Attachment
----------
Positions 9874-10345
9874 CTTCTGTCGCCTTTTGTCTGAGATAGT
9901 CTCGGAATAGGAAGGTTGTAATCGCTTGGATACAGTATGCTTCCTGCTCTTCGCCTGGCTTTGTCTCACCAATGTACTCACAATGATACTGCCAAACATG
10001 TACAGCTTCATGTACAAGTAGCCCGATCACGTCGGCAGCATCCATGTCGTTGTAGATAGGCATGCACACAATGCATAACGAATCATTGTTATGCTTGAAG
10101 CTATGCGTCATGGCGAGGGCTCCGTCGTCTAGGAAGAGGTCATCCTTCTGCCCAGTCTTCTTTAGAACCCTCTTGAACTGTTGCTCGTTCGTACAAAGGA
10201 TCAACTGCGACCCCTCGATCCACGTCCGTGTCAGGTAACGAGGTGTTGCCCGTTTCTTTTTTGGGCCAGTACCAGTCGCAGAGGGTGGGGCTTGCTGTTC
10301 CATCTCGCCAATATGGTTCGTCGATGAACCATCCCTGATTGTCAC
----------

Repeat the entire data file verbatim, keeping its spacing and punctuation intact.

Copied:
Positions 9874-10345
9874 CTTCTGTCGCCTTTTGTCTGAGATAGT
9901 CTCGGAATAGGAAGGTTGTAATCGCTTGGATACAGTATGCTTCCTGCTCTTCGCCTGGCTTTGTCTCACCAATGTACTCACAATGATACTGCCAAACATG
10001 TACAGCTTCATGTACAAGTAGCCCGATCACGTCGGCAGCATCCATGTCGTTGTAGATAGGCATGCACACAATGCATAACGAATCATTGTTATGCTTGAAG
10101 CTATGCGTCATGGCGAGGGCTCCGTCGTCTAGGAAGAGGTCATCCTTCTGCCCAGTCTTCTTTAGAACCCTCTTGAACTGTTGCTCGTTCGTACAAAGGA
10201 TCAACTGCGACCCCTCGATCCACGTCCGTGTCAGGTAACGAGGTGTTGCCCGTTTCTTTTTTGGGCCAGTACCAGTCGCAGAGGGTGGGGCTTGCTGTTC
10301 CATCTCGCCAATATGGTTCGTCGATGAACCATCCCTGATTGTCAC